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For Money and EldersRitual, Sovereignty, and the Sacred in Kenya$
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Robert W. Blunt

Print publication date: 2019

Print ISBN-13: 9780226655611

Published to Chicago Scholarship Online: September 2020

DOI: 10.7208/chicago/9780226655895.001.0001

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PRINTED FROM CHICAGO SCHOLARSHIP ONLINE (www.chicago.universitypressscholarship.com). (c) Copyright University of Chicago Press, 2021. All Rights Reserved. An individual user may print out a PDF of a single chapter of a monograph in CHSO for personal use.date: 03 August 2021

Coda

Coda

Chapter:
(p.190) Coda
Source:
For Money and Elders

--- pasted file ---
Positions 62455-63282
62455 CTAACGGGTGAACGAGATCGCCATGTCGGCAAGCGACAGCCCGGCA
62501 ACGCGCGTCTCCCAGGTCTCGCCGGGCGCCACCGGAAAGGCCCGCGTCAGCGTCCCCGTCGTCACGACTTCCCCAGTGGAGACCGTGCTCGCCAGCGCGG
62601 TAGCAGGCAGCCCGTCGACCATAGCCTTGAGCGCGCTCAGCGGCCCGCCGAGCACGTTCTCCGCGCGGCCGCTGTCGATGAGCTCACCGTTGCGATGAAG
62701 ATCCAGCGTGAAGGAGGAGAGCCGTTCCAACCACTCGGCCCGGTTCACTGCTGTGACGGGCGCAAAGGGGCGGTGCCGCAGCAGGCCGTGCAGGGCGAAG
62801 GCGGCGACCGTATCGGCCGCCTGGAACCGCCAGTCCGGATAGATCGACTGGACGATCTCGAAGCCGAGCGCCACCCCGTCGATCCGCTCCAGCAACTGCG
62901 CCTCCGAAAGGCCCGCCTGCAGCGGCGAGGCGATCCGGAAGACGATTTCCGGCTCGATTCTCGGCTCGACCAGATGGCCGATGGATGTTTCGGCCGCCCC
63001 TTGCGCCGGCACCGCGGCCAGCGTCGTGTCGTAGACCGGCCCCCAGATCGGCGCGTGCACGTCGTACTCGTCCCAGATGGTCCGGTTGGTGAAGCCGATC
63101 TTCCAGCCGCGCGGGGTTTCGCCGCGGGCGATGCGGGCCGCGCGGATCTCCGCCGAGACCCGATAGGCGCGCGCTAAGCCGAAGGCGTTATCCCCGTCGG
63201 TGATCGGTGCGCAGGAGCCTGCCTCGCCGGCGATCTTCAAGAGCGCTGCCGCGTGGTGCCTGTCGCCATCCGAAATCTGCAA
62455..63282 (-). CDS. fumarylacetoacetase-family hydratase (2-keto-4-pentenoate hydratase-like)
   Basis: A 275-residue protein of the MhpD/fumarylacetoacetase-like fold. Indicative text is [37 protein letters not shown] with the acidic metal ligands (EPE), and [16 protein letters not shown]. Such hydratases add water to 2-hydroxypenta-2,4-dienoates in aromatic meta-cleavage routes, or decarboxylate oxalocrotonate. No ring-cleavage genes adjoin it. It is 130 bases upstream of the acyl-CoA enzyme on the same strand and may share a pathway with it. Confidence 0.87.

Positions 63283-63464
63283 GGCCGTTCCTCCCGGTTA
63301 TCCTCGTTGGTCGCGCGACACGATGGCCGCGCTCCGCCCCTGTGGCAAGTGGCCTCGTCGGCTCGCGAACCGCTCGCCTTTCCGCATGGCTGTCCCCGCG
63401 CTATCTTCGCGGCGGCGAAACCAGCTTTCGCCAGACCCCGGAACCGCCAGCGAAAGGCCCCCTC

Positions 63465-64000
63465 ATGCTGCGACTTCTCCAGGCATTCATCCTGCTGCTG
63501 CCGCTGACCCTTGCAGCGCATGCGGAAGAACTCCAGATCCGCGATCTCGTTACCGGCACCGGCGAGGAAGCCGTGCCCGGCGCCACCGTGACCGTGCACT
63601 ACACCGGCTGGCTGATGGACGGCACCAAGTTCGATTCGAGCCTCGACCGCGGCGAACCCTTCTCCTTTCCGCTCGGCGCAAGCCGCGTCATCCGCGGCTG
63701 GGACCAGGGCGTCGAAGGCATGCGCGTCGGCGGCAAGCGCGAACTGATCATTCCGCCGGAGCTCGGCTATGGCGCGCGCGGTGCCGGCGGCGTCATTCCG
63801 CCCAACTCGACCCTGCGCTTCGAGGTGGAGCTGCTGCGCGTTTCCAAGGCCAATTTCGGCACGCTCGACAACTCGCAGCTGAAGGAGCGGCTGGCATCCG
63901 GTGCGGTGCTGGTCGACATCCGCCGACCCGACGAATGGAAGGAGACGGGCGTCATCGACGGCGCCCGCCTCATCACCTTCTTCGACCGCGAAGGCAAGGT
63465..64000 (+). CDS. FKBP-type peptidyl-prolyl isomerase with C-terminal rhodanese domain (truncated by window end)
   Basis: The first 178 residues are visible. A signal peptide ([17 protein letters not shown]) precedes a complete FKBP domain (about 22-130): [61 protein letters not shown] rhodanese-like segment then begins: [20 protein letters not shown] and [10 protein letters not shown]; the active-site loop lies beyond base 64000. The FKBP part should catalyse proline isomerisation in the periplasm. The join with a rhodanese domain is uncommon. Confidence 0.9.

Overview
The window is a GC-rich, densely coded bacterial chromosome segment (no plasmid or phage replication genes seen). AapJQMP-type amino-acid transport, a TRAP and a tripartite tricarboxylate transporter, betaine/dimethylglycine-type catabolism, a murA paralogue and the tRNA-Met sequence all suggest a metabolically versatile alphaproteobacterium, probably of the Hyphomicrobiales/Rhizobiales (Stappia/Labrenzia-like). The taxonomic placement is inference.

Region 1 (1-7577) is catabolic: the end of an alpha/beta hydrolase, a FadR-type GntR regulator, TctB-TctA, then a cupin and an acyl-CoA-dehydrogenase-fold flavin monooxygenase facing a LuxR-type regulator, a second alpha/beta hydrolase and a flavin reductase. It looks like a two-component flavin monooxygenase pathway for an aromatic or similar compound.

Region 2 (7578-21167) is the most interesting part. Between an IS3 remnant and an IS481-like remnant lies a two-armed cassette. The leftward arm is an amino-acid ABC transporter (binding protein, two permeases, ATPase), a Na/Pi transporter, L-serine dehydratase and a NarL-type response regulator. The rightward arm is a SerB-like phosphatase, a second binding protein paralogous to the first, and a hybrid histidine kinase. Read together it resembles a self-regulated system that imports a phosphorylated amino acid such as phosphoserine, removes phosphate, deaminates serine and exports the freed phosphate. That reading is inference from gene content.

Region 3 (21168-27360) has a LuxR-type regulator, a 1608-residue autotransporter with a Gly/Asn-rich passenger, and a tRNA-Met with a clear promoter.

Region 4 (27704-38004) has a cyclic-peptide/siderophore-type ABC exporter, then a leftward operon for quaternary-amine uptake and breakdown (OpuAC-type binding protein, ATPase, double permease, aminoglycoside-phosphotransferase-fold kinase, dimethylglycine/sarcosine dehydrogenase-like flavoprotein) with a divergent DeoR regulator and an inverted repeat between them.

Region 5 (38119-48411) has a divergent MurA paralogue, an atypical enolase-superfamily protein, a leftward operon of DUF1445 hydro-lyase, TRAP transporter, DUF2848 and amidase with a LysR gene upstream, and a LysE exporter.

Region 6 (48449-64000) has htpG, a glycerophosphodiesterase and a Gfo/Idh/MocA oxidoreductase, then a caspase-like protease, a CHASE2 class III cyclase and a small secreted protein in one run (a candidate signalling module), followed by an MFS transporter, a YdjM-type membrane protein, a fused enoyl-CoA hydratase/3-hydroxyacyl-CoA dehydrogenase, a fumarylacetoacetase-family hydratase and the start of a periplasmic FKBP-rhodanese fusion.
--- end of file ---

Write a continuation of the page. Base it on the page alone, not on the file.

Author(s):

Robert W. Blunt

Publisher:
University of Chicago Press
DOI:10.7208/chicago/9780226655895.003.0008

The epilogue reflects on colonial understandings of ritual, elderhood, and sovereignty after the end of Moi’s rule. It explores emergent fantasies of sovereign power and capacity—the ability to dissimilate—as a distinctive imaginary of sovereignty after 2002 and the Kibaki era of constitutional reform, and whether reform represents a real break from Kenyan understandings of sovereignty in the past

Keywords:   ritual, elderhoood, sovereignty power, Kibaki era, constitutional reform

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